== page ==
Successful Recitations eBook

This eBook from the Gutenberg Project consists of approximately 540 pages of information about Successful Recitations.

Yea, I will smite!  Grant me but “swerveless wynd,”
  And I will pipe a cadence rife with thrills;
With “nearness” and “foreverness” I’ll bind
  A “downflung sheaf” of outslants, paeans and trills;
Pass me th’ “quenchless gleam of Titian hair,”
  And eke th’ “oozing forest’s woozy clumps;”
Now will I go upon a metric tear
  And smite th’ lyre with great resounding thumps.

THE KING OF BRENTFORD’S TESTAMENT.

W. M. THACKERAY.

    The noble King of Brentford
      Was old and very sick,
    He summon’d his physicians
      To wait upon him quick: 
    They stepp’d into their coaches
      And brought their best physick.

    They cramm’d their gracious master
      With potion and with pill;
    They drenched him and they bled him: 
      They could not cure his ill. 
    “Go fetch,” says he, “my lawyer;
      I’d better make my will.”

    The monarch’s Royal mandate
      The lawyer did obey;
    The thought of six-and-eightpence
      Did make his heart full gay. 
    “What is’t,” says he, “your Majesty
      Would wish of me to-day?”

    “The doctors have belabour’d me
      With potion and with pill: 
    My hours of life are counted,
      O man of tape and quill! 
    Sit down and mend a pen or two;
      I want to make my will.

    “O’er all the land of Brentford
      I’m lord, and eke of Kew:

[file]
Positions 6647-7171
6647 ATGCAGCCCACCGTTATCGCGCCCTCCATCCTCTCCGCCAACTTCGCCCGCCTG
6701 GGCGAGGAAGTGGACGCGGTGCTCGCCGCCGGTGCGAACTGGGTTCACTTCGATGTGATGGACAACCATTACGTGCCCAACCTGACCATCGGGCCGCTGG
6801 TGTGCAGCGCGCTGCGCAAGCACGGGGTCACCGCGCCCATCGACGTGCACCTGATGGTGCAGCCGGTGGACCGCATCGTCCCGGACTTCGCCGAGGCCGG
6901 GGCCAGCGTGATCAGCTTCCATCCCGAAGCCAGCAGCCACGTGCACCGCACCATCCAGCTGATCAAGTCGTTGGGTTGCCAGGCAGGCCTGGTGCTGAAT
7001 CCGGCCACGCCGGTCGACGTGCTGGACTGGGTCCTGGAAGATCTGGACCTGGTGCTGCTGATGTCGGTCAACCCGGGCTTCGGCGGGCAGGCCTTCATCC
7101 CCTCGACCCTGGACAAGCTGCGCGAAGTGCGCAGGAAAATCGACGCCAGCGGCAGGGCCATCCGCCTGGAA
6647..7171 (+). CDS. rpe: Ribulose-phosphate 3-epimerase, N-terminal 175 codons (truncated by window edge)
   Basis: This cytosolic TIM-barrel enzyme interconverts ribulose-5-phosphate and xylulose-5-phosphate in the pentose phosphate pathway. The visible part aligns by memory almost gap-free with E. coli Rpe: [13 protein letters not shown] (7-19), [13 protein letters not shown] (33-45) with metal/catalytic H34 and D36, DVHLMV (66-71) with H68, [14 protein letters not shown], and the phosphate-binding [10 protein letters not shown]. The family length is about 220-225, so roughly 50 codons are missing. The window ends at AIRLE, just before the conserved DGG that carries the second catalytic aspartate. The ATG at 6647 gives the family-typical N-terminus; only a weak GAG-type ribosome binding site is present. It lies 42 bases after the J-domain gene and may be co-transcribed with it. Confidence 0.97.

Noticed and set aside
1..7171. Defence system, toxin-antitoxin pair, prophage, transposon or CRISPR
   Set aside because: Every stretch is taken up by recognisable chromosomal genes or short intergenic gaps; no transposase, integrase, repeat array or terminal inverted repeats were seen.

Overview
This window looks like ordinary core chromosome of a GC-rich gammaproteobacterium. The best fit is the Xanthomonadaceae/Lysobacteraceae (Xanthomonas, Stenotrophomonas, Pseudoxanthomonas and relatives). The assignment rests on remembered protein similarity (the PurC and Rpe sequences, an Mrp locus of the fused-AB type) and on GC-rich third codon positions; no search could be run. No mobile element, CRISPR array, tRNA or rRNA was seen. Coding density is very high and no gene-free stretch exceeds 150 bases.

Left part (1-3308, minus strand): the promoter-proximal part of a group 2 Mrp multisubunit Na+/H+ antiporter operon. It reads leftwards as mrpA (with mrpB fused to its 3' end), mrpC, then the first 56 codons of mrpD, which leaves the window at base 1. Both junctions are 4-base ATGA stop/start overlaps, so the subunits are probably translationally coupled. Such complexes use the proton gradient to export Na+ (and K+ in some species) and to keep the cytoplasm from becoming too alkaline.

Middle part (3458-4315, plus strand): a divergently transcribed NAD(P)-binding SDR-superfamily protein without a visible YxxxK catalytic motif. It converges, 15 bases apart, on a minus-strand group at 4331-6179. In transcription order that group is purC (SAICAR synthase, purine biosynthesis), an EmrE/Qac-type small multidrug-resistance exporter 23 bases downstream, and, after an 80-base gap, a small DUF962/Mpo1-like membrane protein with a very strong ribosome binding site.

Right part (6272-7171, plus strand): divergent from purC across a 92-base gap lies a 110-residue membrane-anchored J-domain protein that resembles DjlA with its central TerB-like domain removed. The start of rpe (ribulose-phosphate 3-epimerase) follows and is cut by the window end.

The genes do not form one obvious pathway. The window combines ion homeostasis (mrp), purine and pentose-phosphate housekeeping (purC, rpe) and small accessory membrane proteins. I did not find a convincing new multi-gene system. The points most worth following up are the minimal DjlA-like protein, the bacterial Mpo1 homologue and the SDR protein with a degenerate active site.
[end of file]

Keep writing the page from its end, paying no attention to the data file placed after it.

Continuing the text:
I’ve three-per-cents and five-per-cents;
      My debts are but a few;
    And to inherit after me
      I have but children two.

    “Prince Thomas is my eldest son;
      A sober prince is he,
    And from the day we breech’d him
      Till now—­he’s twenty-three—­
    He never caused disquiet
      To his poor mamma or me.

    “At school they never flogg’d him;
      At college, though not fast,
    Yet his little-go and great-go
      He creditably pass’d,
    And made his year’s allowance
      For eighteen months to last.

    “He never owed a shilling,
      Went never drunk to bed,
    He has not two ideas
      Within his honest head—­
    In all respects he differs
      From my second son, Prince Ned.

    “When Tom has half his income
      Laid by at the year’s end,
    Poor Ned has ne’er a stiver
      That rightly he may spend,
    But sponges on a tradesman,
      Or borrows from a friend.

    “While Tom his legal studies
      Most soberly pursues,
    Poor Ned must pass his mornings
      A-dawdling with the Muse: 
    While Tom frequents his banker,
      Young Ned frequents the Jews.

    “Ned drives about in buggies,
      Tom sometimes takes a ’bus;
    Ah, cruel fate, why made you
      My children differ thus? 
    Why make of Tom a dullard,
      And Ned a genius?’

Copyrights
Project Gutenberg
Successful Recitations from Project Gutenberg. Public domain.